Finance in Conflict and Reconstruction

UNU-WIDER working paper 01/2001; 2001/41

Posted: 20 Nov 2014

See all articles by Tony Addison

Tony Addison

United Nations University

Philippe Le Billon

University of British Columbia (UBC) - Department of Geography; University of British Columbia (UBC) - Liu Institute for Global Issues

Syed Mansoob Murshed

Institute of Social Studies (ISS)

Multiple version iconThere are 2 versions of this paper

Date Written: january 2001

Abstract

The relationship between an economy's financial sector and the occurrence and resolution of conflict may at first sight appear tenuous. Banking systems, financial regulation and currency arrangements do not appear to be relevant in understanding why nations collapse or why people kill each other. However, the linkages between the financial sector and issues of conflict are closer than one might expect. Narrow development — development that fails to reduce poverty and which exacerbates initial inequalities — is an important cause of conflict (but, needless to say, not the only one). Narrow development must be financed — and it is financed in ways that increase poverty and inequality and raise a society's propensity to violent conflict. During conflict, finance (both internal and external) can be decisive in determining who wins, as well as the duration of war.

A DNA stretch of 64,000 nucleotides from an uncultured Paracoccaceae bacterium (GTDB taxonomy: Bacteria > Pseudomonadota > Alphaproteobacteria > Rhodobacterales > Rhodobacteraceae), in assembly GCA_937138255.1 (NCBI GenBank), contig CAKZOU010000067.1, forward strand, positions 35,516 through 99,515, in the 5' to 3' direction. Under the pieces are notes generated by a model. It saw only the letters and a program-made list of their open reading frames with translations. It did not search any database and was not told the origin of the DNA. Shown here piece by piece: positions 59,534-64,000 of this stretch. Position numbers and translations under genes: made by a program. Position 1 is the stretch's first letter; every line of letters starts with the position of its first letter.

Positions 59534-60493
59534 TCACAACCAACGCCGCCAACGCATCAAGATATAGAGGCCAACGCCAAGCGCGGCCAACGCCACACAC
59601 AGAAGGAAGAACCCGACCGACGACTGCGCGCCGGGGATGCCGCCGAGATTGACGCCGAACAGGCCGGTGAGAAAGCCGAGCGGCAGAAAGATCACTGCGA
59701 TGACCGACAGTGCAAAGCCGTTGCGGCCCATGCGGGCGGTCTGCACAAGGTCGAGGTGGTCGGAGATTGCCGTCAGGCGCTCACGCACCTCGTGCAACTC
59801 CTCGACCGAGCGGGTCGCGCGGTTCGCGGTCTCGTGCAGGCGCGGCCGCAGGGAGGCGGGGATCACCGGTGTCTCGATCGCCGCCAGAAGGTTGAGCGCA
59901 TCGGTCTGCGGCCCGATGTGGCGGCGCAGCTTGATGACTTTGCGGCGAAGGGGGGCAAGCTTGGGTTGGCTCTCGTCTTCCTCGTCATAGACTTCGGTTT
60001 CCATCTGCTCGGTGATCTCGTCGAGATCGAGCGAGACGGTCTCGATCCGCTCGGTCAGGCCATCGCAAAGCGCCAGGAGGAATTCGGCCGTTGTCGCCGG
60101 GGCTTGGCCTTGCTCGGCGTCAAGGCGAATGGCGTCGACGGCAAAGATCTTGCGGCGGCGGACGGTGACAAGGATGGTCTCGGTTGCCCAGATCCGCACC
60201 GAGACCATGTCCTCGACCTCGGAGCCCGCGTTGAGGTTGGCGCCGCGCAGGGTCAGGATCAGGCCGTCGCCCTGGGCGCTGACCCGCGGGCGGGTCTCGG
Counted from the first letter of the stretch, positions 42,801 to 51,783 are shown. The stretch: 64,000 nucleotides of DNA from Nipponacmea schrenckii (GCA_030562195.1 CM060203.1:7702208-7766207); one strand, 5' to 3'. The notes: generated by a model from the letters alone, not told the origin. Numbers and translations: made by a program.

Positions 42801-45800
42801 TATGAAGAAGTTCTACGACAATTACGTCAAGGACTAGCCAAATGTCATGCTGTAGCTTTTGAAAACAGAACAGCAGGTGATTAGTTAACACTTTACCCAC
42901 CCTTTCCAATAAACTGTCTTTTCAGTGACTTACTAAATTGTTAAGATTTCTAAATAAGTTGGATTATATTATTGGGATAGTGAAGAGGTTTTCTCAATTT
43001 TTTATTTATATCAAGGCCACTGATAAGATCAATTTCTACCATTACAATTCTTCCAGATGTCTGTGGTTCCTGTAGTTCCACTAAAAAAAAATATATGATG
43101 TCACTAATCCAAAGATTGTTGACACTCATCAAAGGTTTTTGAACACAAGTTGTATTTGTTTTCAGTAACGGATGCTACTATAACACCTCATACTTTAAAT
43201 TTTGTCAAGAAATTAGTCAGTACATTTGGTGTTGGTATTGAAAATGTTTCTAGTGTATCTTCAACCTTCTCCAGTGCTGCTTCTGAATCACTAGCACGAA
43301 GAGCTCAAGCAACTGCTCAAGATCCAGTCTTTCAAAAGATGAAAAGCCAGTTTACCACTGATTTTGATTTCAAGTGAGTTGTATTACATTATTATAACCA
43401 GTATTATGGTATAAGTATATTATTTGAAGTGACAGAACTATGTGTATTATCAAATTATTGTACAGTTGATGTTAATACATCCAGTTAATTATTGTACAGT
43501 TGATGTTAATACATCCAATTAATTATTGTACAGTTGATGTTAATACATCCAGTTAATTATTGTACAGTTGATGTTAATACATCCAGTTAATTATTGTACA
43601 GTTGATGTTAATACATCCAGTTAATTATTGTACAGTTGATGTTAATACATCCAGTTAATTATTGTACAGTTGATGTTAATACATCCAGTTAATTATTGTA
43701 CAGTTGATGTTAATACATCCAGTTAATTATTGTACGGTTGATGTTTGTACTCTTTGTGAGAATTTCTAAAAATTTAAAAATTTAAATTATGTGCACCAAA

Keywords: aid, conflict, financial development, sub-Saharan Africa

JEL Classification: O10, O55

Suggested Citation

Addison, Tony and Le Billon, Philippe and Murshed, Syed Mansoob, Finance in Conflict and Reconstruction (january 2001). UNU-WIDER working paper 01/2001; 2001/41, Available at SSRN: https://ssrn.com/abstract=2528081

Tony Addison (Contact Author)

United Nations University ( email )

Katajanokanlaituri 6B
Helsinki, FIN-00160
Finland

Philippe Le Billon

University of British Columbia (UBC) - Department of Geography ( email )

Canada

University of British Columbia (UBC) - Liu Institute for Global Issues

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Vancouver, British Columbia V6T 1Z2
Canada

Syed Mansoob Murshed

Institute of Social Studies (ISS) ( email )

PO Box 29776
2502 LT The Hague, 2518 AX
Netherlands
+31 70 426 0591 (Phone)
+31 70 426 0799 (Fax)

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